Caution 101

It’s already been withdrawn in Hong Kong. But rumour has it, it may be introduced here. A high commission-paying investment-linked assurance scheme (ILAS) product.

Insurers are eyeing the sale of an investment-linked assurance scheme (ILAS) product that charges high upfront commissions in Macau despite the fact the product has already been withdrawn from Hong Kong under tightened ILAS sales procedures. Hong Kong’s insurance authority has banned upfront commission payments on long-term policies.
The ILAS product is what is often dubbed a ‘101 Plan or ‘Harvest 101’, an insurance plan under which the death benefit is 101 per cent of the insurance account value.
An ILAS is one that combines life insurance, investment and estate planning and allows investors to spread small sums of money between different mutual funds.
Citing unidentified insurance industry sources, Hong Kong Chinese language newspaper The Sun reported that some insurance firms – licensed in both Hong Kong and Macau – are partnering with co-brokers from Hong Kong to sell the ‘101 Plan’ in Macau to Mainland Chinese clients.
Business Daily has approached the Monetary Authority of Macau and the Macau Insurers’ Association to verify the reported practice but had not received a reply by the time the story went to press.
The Macau Branch of AIA International Ltd., which is the second largest by market share in the city, told Business Daily that the company does not provide the ‘101 Plan’ to clients.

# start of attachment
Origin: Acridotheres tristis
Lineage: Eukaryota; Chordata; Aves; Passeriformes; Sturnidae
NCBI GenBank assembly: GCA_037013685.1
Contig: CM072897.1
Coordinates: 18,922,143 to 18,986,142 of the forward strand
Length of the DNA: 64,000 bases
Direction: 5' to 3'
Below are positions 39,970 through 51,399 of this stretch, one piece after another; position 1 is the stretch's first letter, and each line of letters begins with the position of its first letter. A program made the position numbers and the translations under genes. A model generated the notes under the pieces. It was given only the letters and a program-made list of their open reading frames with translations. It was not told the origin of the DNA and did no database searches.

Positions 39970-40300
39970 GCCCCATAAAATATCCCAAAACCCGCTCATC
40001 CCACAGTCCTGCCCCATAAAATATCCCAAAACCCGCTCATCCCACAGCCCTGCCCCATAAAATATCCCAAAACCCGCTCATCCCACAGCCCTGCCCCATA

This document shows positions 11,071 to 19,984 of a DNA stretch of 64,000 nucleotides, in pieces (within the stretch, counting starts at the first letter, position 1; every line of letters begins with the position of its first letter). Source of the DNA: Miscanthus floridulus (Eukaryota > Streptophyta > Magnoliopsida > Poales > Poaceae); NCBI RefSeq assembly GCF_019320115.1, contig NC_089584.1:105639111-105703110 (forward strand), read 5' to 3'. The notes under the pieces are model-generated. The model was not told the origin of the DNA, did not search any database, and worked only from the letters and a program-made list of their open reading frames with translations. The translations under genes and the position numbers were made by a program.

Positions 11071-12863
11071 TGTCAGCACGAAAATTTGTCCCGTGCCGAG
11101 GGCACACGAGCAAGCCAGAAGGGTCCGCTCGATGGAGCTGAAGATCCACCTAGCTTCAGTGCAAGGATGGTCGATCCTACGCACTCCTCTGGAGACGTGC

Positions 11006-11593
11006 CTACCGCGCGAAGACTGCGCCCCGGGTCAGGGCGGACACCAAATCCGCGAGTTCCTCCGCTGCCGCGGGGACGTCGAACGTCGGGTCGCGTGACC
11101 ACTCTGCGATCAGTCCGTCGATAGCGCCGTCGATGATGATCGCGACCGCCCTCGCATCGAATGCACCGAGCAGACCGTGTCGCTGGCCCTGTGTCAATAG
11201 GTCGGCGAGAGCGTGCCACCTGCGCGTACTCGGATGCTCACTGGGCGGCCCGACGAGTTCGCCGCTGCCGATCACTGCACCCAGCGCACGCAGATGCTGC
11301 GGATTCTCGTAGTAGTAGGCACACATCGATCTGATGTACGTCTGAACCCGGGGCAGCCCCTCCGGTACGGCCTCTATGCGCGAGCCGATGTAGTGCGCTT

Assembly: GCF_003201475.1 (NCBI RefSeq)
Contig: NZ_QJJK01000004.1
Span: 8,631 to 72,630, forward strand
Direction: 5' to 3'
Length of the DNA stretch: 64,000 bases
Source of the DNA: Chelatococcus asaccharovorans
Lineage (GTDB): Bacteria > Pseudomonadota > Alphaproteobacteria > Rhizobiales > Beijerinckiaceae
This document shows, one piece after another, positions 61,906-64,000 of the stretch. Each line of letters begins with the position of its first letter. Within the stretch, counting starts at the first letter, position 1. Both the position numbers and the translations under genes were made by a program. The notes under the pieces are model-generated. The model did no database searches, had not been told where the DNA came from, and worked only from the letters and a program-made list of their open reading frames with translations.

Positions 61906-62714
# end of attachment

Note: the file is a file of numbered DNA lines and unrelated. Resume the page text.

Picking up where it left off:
New rules imposed by the Hong Kong insurance authority, in effect since January 1 this year, stipulates that all ILAS products would provide a minimum death benefit of 105 per cent of the account value.
The new rules put forward by the Hong Kong authority have also banned upfront commission payments on long-term ILAS policies to better safeguard clients’ interests.
‘Indemnity commission, or any standing arrangement that offers advance payment of commission, is strictly prohibited. Insurers should only pay commission on an earned basis,’ say the rules, already in force since the beginning of the year.
‘Commission payable should also be spread over an appropriate duration to encourage good after-sale service and duly reward long-term relationships between intermediaries and policyholders,’ say the rules.
Such ILAS policies pay brokers indemnity commissions of up to 8 per cent of the account’s value immediately upon sale. The insurance firm is able to recoup these costs by imposing minimum payment terms and premium lock-ins on policyholders, Hong Kong’s South China Morning Post reported in August last year.